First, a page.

Before visiting Fireside Housing Co-op, I was hesitant about the idea of shared communal living. Now, I’m sold!
Fireside housing co-op is a collective of a 4 common terraced 2 up 2 down style houses. To the front, they look like any other house on the street, albeit for the collection of Solar panels adorning the roofscape. Every 2 houses are separated by an alleyway that Fireside has adapted to become an internal corridor, leading to the mainly used doors of the adjoining terraces. The corridor is surprisingly warm, this is apparently due to the heat loss of the houses. Entering no. 57 Melrose Road, you are welcomed to a light, partially double height kitchen and dining space. Here I greeted Rick, one of the 12/12 residents of the co-op. We head out to the garden to start the tour/interview. The garden is beautifully alive with a rich diverse mix of plants, shrubs, trees, natural pathways and a central grass area. Linda, Ricks partner holds a basket of laundry while hanging laundry onto a rotary airer. We look back at the house(s), the white, 2 story extension is surprisingly shorter than imagined. Rick describes how the original kitchen was extremely small and shows me an example of the mono pitched kitchen of the neighbouring properties. Back within the house, Rick takes me through the rest of the house starting with the front room. A collection of herb planters adorn the window cill, to utilise the south facing aspect. Up stairs, the front room is Rick and Linda’s office. At the top of the landing we approach the doorway into the other house. It is wide-open and held by a door stopper. The corridor linking the two houses through this corridor shows the mirrored plans of the houses, both of which end with additional staircases leading to the 2nd floor bedroom. We couldn’t enter the private bedrooms of the other residents, all of which apparently took advantage of the additional space of the 2nd storey rear extension, turning them from small single bedrooms to potentially double bedrooms. Rick and Linda’s bedroom is interestingly through this doorway and the first front bedroom to the left. So although they technically, according to paperwork live at 55, they only sleep there and in fact use the kitchen, dining and receive mail at 57. The connection points in the other houses differ, making the whole building(s) sort of a maze-like house. However, this isn’t a problem as you get used to it relatively quickly and makes for a drastically larger internal space even though all that connects are a couple of doors and missing wall.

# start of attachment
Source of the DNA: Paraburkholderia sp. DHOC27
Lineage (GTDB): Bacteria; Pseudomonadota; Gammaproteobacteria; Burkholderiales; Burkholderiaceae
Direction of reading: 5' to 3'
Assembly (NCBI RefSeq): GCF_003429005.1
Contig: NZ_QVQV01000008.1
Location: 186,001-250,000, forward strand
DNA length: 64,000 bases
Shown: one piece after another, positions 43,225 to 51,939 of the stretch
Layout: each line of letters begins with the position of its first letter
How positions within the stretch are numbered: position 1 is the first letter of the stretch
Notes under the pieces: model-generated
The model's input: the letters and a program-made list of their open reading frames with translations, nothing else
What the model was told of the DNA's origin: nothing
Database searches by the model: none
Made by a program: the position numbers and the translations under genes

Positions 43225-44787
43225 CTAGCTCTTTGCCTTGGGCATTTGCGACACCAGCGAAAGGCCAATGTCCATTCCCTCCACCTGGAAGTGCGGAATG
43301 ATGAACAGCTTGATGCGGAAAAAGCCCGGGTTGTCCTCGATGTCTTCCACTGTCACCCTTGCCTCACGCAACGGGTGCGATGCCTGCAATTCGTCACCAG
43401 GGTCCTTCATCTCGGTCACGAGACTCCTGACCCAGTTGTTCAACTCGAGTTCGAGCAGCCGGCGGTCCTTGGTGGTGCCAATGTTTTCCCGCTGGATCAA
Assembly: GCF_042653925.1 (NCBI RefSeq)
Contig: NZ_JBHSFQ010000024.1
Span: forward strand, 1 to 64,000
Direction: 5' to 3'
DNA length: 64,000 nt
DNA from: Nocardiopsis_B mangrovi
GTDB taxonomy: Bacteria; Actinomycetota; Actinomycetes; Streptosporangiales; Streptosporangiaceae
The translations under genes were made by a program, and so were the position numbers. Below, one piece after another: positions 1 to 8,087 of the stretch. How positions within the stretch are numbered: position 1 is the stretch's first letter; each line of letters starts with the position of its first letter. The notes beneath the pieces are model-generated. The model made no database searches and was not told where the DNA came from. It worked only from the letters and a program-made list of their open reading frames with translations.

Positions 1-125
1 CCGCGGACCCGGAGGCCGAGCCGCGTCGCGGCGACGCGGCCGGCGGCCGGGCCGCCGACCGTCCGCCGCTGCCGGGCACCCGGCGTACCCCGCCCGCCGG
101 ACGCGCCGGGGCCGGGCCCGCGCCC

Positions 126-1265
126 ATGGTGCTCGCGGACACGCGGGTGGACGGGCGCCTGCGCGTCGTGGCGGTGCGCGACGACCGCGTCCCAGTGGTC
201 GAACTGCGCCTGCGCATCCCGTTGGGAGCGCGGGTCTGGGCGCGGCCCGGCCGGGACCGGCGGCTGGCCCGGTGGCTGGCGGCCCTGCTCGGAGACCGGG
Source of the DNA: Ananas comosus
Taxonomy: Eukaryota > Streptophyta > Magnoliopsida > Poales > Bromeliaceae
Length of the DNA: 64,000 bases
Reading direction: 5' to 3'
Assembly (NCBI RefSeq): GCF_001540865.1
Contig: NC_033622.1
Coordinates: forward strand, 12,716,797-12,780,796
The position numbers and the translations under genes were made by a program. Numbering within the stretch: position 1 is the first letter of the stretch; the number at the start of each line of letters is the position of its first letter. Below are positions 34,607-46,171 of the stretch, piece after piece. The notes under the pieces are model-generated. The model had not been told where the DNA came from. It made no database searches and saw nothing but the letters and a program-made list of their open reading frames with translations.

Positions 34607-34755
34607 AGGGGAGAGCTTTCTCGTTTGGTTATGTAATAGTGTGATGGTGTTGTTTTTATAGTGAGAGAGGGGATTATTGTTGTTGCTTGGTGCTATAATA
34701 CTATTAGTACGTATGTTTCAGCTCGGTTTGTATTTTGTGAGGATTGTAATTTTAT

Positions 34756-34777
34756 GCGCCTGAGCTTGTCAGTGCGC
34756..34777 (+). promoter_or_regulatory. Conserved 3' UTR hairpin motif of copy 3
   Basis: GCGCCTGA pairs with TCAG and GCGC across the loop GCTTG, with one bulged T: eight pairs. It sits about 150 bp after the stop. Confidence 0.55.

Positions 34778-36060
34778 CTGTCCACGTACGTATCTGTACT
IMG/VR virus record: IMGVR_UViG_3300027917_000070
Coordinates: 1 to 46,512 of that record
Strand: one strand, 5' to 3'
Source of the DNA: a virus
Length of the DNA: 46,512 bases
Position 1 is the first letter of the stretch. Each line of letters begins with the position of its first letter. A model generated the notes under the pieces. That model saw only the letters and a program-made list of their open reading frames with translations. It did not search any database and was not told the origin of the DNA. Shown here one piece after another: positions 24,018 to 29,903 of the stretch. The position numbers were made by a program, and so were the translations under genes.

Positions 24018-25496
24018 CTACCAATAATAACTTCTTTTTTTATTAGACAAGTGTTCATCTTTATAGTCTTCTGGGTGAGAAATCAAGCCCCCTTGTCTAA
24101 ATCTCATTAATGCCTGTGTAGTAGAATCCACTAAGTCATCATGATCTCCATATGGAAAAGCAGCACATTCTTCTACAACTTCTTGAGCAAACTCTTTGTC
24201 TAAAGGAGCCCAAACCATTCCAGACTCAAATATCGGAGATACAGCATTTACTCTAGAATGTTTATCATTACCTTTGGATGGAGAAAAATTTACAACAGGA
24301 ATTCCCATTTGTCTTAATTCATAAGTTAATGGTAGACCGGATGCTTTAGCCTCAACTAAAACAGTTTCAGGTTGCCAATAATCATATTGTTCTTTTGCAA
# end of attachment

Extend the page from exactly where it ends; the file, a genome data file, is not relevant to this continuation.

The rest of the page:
Fireside is a fully mutual co-op.
A housing co-op is, on one level, a group of people who have control over their own housing, without actually owning it personally. The legal structure, technically an Industrial and Provident Society, can be thought of as a separate person, who owns the property, takes out mortgages, and to whom the tenants pay rent. This separate person, however, only does what the members of the co-op tell it to!A housing co-op is very similar to a housing association, but it is managed (either entirely, or mainly) by its tenants. If it is ‘Fully Mutual’ only tenants or prospective tenants are allowed to be ‘members’ and control/manage its affairs. (Our Rules are for fully mutual co-ops), Housing Co-ops, like all other Industrial & Provident Societies, are registered with the Registrar of Friendly Societies at the Financial Services Authority (FSA).Once registered, the co-op can lease or buy properties, and then rent them, either wholly or as flats/bedsits/rooms, to its members – who pay rent to the co-op, which is their landlord. So, by registering a co-op, we create our own landlord, created for our benefit, with us, as members, collectively making all the decisions that need to be made – what property to buy, what rent to charge, whether to allow Jo Smith to join, what colour to paint our rooms, whether to install low-energy lightbulbs or water filters, etc. Co-ops allow us to reclaim aspects of our lives and distance ourselves from some of the hierarchical structures of society, without having to take part in the “home owner, this is mine, consumer” debacle. And they encourage greater co-operation with each other as tenants.
To be continued.